Jamestown settlement crosses

The original settlement in Jamestown, Virginia, the long-lost site of the first surviving English colony in the Americas, is perhaps the most archaeologically fertile acre in the United States.  The crosses you see in my 2007 photos mark the graves belonging to some of the first Jamestown settlers who died in 1607. What followed was Jamestown’s darkest hour, the “starving time” winter of 1609-10. Out of the 300 settlers, only 60 settlers survived to the next spring.  Jamestown remained the capital of the colony of Virginia until 1699, when the capital was moved to Williamsburg.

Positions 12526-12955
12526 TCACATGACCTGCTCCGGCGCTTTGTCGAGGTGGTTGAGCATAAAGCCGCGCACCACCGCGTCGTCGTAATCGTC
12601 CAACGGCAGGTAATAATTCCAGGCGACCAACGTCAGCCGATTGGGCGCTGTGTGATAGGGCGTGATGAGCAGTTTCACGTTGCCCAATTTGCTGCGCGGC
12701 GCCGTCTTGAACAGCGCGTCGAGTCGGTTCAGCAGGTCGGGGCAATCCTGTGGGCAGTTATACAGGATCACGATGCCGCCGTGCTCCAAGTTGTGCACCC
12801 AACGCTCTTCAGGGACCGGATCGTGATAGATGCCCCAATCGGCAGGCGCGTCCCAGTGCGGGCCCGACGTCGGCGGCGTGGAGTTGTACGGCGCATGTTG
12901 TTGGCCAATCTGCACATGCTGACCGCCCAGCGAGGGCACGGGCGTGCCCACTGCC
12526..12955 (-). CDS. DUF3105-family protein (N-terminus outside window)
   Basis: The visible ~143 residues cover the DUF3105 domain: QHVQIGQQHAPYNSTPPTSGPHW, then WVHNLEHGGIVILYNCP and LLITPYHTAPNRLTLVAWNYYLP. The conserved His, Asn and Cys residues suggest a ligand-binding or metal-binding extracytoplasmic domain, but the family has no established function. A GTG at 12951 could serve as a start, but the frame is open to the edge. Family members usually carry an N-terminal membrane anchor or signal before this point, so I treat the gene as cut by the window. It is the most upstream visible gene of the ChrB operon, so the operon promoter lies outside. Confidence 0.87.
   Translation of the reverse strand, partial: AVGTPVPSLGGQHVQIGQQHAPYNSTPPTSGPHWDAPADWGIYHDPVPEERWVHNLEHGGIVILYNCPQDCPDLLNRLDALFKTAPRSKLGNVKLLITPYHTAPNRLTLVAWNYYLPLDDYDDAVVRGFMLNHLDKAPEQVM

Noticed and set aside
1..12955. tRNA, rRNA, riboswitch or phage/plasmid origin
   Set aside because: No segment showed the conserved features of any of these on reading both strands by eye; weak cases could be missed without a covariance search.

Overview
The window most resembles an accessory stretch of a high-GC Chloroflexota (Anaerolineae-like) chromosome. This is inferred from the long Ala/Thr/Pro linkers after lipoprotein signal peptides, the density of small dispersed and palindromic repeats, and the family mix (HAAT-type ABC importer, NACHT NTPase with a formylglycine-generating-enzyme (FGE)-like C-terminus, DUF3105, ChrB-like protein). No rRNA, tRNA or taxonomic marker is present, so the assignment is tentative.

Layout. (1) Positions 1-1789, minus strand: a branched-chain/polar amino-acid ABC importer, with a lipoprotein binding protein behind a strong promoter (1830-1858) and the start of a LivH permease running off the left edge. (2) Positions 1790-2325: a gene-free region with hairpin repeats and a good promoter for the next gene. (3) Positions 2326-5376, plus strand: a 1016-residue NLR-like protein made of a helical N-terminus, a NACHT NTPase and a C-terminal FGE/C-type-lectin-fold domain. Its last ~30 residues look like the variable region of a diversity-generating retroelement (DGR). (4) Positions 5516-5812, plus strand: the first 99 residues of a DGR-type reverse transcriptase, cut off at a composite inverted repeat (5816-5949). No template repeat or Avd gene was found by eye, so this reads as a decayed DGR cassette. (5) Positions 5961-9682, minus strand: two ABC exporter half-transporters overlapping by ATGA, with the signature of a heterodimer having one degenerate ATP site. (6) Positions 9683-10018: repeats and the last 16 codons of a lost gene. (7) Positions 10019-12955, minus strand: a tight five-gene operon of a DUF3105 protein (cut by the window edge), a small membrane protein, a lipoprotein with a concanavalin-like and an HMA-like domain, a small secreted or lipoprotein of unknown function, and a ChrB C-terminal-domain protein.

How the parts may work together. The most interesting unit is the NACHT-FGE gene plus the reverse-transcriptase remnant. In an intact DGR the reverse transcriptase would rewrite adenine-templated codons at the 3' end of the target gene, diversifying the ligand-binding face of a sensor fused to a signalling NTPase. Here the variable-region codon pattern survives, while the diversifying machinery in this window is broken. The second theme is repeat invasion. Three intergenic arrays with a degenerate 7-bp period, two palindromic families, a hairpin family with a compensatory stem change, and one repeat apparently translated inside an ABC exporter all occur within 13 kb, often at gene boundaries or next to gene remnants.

Unknown man strolling through crosses – Jamestown Va 2007

Even at the very beginning, the earliest Americans faced dire circumstances that were, at times, the result of their own bad choices. Reflecting on the shores of Jamestown reminded me of the Robert Schuller mantra, “tough times never last, but tough people do”. Throughout our history, Americans have overcome significant adversity on multiple occasions. However, many of our successes have been the direct result of learning from our mistakes.

“The real glory is being knocked to your knees and then coming back. That’s real glory. Thats the essence of it.” –  Vince Lombardi

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